The creature jerked backwards as it was struck multiple times, and then its body lit up in a wreath of flame, set aflame by Morgan’s loaded Ifrit rounds, its form a pyre of burning bones and cloth as it fell to the pavement a second later.
James was finally able to get to his feet. He stood, walked over to his Rune Maker, picked it up, and took in a couple of deep breaths through his helm’s filter.
He turned to look at the pile of ash that Morgan’s “Shrieker” had left behind.
“What was that thing?” asked Sofie as she helped Ethan get to his feet.
“No idea,” muttered James. “Morgan seemed to know, though…What was that thing, Morgan?”
The young man slowly stood, turned, and immediately threw up…Well, that was actually a good sign. Maybe this life wasn’t for him after all.
James waited for the young man to finish.
Morgan wiped his lips clean on the sleeve of his black leather jacket, turned, and shook his head once.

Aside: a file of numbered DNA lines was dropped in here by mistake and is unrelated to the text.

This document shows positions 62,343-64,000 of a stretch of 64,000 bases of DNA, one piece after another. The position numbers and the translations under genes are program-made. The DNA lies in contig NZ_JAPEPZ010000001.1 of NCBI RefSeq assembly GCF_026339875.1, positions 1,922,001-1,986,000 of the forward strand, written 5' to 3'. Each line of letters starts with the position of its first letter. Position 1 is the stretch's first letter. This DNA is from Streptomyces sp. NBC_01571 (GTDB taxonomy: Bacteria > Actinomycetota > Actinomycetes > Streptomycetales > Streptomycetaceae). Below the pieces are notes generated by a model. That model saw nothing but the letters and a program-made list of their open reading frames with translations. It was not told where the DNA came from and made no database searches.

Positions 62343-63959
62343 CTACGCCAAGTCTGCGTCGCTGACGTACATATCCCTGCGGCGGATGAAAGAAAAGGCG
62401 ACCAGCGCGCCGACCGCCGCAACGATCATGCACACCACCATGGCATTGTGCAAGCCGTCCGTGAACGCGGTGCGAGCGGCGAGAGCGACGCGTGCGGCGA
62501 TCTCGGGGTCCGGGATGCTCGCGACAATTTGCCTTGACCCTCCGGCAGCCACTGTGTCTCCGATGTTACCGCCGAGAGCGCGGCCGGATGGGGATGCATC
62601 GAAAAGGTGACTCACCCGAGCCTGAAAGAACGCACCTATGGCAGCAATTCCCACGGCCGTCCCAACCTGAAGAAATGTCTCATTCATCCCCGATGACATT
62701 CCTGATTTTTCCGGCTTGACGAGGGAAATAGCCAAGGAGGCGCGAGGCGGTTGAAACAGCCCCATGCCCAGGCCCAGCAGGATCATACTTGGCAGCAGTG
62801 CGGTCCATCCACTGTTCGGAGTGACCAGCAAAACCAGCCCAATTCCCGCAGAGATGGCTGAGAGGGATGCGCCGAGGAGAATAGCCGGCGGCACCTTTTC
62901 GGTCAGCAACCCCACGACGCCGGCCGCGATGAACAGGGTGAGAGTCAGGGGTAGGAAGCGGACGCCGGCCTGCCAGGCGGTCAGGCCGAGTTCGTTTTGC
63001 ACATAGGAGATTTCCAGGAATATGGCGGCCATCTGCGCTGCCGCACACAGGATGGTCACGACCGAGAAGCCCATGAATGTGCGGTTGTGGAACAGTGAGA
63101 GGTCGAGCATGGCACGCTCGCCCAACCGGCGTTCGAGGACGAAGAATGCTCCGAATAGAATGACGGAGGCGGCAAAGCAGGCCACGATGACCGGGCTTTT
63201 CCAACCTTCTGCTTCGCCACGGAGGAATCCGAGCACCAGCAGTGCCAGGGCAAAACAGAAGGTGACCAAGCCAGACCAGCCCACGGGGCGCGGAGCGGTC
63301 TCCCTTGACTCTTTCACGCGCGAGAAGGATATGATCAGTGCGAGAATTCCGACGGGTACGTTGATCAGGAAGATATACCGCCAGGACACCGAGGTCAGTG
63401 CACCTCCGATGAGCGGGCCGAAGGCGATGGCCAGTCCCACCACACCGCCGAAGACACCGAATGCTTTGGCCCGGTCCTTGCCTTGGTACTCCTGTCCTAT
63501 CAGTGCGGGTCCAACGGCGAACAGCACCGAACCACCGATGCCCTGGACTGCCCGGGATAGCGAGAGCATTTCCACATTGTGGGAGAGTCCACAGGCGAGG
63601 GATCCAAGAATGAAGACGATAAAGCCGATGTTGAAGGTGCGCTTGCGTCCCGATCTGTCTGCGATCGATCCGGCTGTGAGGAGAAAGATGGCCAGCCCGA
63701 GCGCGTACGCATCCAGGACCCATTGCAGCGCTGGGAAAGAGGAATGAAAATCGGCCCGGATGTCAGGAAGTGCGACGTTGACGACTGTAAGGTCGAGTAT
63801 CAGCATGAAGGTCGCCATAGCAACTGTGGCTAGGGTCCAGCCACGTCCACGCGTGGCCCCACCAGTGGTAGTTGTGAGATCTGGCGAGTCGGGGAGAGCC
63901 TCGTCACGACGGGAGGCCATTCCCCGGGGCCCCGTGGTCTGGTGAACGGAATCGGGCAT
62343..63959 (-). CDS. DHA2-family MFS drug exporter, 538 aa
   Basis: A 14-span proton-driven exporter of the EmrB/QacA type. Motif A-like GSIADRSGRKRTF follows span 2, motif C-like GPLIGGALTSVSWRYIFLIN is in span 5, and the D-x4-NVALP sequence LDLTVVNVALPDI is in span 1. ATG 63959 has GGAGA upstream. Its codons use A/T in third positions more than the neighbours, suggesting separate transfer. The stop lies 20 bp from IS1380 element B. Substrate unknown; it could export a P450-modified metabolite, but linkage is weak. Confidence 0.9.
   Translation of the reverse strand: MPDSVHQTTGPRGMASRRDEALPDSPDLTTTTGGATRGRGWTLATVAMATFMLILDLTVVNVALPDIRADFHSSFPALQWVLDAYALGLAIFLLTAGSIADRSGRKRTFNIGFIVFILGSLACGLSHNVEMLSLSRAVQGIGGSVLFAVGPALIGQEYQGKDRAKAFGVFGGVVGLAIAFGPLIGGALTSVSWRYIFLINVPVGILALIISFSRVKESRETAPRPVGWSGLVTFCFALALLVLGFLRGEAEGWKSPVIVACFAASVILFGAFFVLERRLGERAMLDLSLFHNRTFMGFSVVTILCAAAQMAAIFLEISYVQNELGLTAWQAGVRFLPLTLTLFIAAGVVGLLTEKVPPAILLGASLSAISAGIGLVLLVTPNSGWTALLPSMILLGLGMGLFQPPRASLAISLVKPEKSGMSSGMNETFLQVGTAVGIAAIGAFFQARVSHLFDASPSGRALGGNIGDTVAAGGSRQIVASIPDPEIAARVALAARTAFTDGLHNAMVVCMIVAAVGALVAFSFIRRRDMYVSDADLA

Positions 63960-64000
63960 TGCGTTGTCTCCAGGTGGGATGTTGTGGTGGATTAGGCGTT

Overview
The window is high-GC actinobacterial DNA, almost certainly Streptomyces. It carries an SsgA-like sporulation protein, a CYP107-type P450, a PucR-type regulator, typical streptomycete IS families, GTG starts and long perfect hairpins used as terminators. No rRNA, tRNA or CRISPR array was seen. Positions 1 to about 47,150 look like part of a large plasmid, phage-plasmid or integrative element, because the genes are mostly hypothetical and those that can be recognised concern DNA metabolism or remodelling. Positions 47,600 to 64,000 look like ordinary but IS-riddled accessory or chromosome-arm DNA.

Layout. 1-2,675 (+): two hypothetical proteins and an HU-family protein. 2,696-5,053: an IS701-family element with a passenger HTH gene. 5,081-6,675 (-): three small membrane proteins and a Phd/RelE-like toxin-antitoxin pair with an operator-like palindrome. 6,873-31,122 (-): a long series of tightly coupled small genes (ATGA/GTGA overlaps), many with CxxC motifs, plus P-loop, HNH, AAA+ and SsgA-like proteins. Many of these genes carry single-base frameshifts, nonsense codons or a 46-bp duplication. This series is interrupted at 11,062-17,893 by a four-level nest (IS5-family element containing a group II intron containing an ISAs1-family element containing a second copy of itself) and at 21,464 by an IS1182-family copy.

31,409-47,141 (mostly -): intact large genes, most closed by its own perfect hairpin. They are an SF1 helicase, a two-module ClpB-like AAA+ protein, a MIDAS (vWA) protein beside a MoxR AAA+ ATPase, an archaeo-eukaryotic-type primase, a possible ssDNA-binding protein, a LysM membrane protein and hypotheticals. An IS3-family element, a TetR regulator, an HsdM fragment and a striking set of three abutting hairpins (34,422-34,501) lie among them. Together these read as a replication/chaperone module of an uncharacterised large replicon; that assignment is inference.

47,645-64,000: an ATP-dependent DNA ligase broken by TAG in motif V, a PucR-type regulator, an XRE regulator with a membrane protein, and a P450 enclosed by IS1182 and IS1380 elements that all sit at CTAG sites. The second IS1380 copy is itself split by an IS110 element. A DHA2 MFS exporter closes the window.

“That was the Shrieker,” he said in a shaky voice. “Harriet Elloss told me the story about that thing when I was a kid to scare me…That story gave me nightmares…but…but she made it up. I know she did…It’s not real.”
“Well…clearly it was,” grunted James.
“Harriet Elloss?” asked Ethan. “Wasn’t she that girl that used to live next to you?”
“Yeah,” nodded Morgan. “Her family moved away to Hollowstone when we were kids.”
“That’s not important,” said James unhappily. “Look, you can all reminisce later. What I want to know right now is why no one took a shot. You don’t take a shot when you have it, you won’t get another chance to…You’ll be dead…And that goes double for you, Sofie. You’ve got more experience than these two combined. Why didn’t you shoot?”
“Yeah,” asked Ethan. “What were you doing?”
“I couldn’t get a shot lined up,” frowned Sofie. “I would have hit one of you two.”